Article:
editor's perspective

Providing Contact Lens Prescriptions

editor's perspective
Providing Contact Lens Prescriptions

Since early February we've been providing all of our patients whom we've successfully fit with contact lenses with their contact lens prescriptions. In most cases we do this after we've already ordered their lenses and with little fanfare. Besides the complete lens prescription, make sure that contact lens prescriptions include:

  • Patient's name and date of birth
  • Your office hours along with your phone and fax numbers, name and address
  • Exam date, prescription issue date, expiration date and a "do not fill after" date
  • Date for the next office visit
  • Quantity of lenses, wearing schedule, care regimen and care schedule
  • "No substitutions"
  • Your signature and license number
  • A disclaimer such as, "Wear of these medical devices requires ongoing care. If you experience blurred vision, discomfort or eye redness, remove your lenses and call our office immediately or contact a nearby eyecare professional"

For optimal care, when another supplier asks you about filling a prescription, it may be a good time to call the patient about an examination.

The Fairness to Contact Lens Consumers Act (FCLCA) requires that you automatically give patients a copy of their contact lens prescription whether or not they request it, as in the long-existing Federal Trade Commission (FTC) Eyeglasses Rule. You can't charge a fee for the prescription alone. I judge fitting to be complete when you order lenses to dispense to a patient and release him for long-term (three months or longer) follow up and his eye is within normal limits. You don't have to provide the prescription if a patient hasn't paid for the fitting or if a documented, clinically significant medical finding (such as significant corneal abrasion or infiltrative keratitis) puts him at risk.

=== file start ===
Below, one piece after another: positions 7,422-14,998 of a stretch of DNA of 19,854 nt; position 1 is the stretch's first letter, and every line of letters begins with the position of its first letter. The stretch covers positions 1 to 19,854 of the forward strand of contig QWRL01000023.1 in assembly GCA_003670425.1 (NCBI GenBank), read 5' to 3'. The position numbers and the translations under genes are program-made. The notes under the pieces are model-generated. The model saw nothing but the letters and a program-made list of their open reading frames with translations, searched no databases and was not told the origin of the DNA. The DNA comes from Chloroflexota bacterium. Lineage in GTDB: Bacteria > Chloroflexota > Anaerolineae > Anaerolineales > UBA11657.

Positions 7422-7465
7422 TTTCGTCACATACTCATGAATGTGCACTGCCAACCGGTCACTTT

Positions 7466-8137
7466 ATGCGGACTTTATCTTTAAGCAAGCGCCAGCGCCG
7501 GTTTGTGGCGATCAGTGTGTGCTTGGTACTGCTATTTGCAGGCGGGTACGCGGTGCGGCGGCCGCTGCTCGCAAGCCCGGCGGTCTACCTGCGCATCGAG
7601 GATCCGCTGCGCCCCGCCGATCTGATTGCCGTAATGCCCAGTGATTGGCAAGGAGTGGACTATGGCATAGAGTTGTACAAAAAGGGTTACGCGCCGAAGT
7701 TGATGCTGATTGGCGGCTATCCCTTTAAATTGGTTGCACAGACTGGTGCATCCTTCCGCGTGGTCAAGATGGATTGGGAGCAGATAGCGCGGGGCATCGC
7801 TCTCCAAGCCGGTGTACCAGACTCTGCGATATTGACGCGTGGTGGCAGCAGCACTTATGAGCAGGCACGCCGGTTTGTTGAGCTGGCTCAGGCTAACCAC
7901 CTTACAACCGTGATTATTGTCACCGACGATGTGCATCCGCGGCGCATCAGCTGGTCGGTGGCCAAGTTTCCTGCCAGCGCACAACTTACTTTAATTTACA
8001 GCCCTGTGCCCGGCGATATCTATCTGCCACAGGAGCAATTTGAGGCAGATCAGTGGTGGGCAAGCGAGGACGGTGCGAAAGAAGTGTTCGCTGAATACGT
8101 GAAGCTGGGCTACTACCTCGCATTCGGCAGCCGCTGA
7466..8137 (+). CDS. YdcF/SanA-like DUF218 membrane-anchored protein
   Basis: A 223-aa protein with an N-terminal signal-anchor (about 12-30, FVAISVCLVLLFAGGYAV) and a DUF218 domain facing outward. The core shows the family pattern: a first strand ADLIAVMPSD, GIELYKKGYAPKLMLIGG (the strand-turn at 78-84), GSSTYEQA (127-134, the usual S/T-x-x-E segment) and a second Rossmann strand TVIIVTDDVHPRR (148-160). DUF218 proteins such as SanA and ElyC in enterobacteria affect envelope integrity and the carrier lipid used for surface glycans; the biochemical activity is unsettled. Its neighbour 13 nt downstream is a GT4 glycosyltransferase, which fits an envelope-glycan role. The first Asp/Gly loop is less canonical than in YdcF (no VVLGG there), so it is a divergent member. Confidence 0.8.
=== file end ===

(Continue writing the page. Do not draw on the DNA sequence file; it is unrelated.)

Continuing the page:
You must communicate with a seller within eight business hours, or a similar time frame as defined by the FTC, after receiving from the seller a verification request. If you don't, then the seller can sell lenses to the patient without verification. The FTC can't fine you for allowing the eight business hours to elapse.

Section 7 of the FCLCA exempts you from liability for ophthalmic goods and services dispensed by another seller pursuant to your correctly verified prescription. However, if the prescription that the seller communicates to you is inaccurate, then you must correct it or you'll face fines and potential malpractice lawsuits.

Section 5 of the FCLCA sets a one-year expiration date for contact lens prescriptions, unless a state law sets a longer expiration date.

Although this new act needs improvement (such as taking prescriptions out of circulation once filled), it's more in the right direction. Thanks to all of the organizations that worked to make it as good as it is.